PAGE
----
Her son downed by cougar, mother uses weapon at hand
She has asked to remain anonymous, but recognition is required for any supermom who fights off a cougar that’s mauling her 5-year-old son.
Her weapon: a metal water bottle.
The attack occurred Sept. 2 on the Silver Creek portion of the hiking trail to Abercrombie Mountain, northwest of Metaline Falls.
The family, visiting from Rossland, B.C., had spread out a bit. The father and daughter were ahead followed by the mother and the son, who was lagging less than 20 yards behind her, according to Washington Fish and Wildlife Department enforcement supervisor Mike Whorton.
The cougar sprang out of the only patch of cover along that stretch of trail, investigating officers reported.
“The mother was just picking up the water bottle her husband had left on the trail for her when she saw her son go to the ground out of the corner of her eye,” Whorton said.
“She immediately ran over and began hitting the cougar with the stainless steel bottle. She was there so fast the cougar didn’t have a chance to get a death grip on the boy’s neck. The claw marks on his chest indicated the cougar was still trying to turn him into position to get a good hold.”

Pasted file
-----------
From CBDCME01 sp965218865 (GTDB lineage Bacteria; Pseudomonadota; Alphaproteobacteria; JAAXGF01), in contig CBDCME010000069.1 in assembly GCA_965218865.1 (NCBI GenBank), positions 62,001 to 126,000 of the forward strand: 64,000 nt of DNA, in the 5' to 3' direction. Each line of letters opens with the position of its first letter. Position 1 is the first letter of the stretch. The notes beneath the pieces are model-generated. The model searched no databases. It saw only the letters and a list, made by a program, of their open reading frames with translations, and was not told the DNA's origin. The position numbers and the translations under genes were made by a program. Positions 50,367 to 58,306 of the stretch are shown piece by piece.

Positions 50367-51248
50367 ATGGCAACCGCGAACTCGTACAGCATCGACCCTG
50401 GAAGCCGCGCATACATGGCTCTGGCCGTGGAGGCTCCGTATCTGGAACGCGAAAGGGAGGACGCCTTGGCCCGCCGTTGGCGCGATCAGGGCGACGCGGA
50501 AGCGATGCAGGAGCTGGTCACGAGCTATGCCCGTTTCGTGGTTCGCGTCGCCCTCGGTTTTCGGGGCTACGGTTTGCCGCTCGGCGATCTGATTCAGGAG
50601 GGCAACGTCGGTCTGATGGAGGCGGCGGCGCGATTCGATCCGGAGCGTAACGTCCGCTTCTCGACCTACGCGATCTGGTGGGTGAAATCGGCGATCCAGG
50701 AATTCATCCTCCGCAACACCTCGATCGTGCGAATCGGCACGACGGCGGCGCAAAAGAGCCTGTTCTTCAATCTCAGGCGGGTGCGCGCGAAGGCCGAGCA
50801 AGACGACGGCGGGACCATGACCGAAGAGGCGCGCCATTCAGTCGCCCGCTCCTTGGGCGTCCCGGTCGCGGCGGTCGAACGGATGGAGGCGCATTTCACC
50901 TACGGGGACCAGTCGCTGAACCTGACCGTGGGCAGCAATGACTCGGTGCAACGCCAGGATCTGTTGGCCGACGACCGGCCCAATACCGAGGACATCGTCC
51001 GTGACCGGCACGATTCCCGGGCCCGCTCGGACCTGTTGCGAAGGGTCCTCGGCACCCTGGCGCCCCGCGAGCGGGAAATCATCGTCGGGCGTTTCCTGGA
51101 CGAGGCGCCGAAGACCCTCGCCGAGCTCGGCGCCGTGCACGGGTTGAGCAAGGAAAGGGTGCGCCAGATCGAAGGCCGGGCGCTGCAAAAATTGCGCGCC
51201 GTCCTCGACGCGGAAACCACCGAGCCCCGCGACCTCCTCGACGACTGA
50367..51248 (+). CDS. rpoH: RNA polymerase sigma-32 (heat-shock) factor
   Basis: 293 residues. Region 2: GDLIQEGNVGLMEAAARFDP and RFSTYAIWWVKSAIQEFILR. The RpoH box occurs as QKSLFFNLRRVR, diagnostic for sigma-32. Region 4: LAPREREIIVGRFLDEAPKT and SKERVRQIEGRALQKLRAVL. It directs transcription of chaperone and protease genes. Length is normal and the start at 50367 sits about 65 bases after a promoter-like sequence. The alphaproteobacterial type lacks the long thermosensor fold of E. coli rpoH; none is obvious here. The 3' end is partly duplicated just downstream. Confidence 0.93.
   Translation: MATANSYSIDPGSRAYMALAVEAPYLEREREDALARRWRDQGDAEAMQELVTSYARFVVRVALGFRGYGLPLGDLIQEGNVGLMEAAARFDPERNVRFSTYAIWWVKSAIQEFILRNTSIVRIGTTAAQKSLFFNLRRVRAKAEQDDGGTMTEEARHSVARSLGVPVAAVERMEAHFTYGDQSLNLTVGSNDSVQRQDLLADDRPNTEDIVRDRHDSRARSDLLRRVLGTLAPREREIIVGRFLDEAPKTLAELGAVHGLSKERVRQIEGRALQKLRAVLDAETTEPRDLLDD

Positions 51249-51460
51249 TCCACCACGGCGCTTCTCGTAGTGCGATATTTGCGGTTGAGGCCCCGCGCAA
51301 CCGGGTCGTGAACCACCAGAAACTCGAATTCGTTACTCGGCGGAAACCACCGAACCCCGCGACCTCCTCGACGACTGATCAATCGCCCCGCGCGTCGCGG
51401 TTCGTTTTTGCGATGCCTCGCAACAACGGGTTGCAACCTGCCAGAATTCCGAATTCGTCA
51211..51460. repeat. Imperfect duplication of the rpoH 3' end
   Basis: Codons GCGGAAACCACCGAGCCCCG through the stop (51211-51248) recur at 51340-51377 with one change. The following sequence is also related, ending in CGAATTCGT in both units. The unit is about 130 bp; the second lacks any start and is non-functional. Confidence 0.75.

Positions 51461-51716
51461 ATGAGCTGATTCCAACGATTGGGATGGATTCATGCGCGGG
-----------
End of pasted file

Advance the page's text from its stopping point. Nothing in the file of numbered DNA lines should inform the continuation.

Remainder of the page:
The mother beat the cat – estimated at 80 pounds – hard enough to make it release the boy. But the cougar retreated only a few feet and looked back.
The mother threw the water bottle.
There was no radar to record the speed or umpire to call the accuracy, but she had enough stuff on that bottle to persuade the cougar to sprint downhill and disappear into the timber.
The boy is healing with no complications from the teeth and claw marks to his head and chest, the family told Whorton.
A hunter with hounds had no luck in tracking down the offending cougar last weekend.
Fish and Wildlife officials issued the hunter a three-day kill permit.
“That’s basically all we can do,” Whorton said. “At this point, if we found a cougar in the area we’d have no cause to believe it’s the cat that took down the child.”
The incident emphasizes a precaution wildlife experts preach to families heading into cougar or wolf country.
Kids should be kept close and between adults as much as possible. Cougars and wolves in particular are known to key in on the smallest and most vulnerable prey in a flock, and that means children.